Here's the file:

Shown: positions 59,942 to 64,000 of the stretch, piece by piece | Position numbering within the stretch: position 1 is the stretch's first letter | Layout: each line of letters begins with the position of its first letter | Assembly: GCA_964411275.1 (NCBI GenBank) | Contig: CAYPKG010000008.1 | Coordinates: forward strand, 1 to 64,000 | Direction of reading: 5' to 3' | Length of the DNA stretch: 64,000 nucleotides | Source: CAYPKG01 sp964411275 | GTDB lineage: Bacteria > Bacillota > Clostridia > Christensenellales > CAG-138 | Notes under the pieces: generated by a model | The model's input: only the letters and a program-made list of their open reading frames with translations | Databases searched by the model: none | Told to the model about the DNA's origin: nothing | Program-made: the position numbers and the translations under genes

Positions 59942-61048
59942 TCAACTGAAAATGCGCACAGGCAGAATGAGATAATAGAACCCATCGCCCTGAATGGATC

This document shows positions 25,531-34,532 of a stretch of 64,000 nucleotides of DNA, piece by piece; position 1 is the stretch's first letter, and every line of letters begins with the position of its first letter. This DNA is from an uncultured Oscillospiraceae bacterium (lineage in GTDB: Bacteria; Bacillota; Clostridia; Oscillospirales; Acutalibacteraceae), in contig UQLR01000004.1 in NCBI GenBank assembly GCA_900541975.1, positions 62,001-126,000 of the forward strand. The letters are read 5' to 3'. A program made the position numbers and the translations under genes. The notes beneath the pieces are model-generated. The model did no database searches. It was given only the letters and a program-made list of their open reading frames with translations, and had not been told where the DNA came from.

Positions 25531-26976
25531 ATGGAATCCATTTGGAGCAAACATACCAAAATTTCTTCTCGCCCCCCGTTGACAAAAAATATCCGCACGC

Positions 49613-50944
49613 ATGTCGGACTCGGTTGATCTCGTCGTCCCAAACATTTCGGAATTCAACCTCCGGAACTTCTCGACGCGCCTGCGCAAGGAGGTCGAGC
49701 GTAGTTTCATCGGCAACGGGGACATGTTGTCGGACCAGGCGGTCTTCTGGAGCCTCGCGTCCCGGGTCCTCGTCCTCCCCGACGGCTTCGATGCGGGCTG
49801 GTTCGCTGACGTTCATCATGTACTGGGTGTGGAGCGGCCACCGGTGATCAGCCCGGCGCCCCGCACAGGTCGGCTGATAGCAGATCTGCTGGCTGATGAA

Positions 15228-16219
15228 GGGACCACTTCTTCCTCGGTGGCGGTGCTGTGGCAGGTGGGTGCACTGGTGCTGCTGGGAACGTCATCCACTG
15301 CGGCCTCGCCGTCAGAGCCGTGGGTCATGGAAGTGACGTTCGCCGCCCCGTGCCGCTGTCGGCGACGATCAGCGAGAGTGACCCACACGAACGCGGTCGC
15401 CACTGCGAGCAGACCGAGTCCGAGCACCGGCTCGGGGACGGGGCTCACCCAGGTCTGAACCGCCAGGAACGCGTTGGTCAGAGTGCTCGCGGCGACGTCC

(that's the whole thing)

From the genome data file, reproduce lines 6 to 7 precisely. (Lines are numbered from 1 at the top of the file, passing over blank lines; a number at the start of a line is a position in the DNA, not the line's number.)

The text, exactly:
25531 ATGGAATCCATTTGGAGCAAACATACCAAAATTTCTTCTCGCCCCCCGTTGACAAAAAATATCCGCACGC

Positions 49613-50944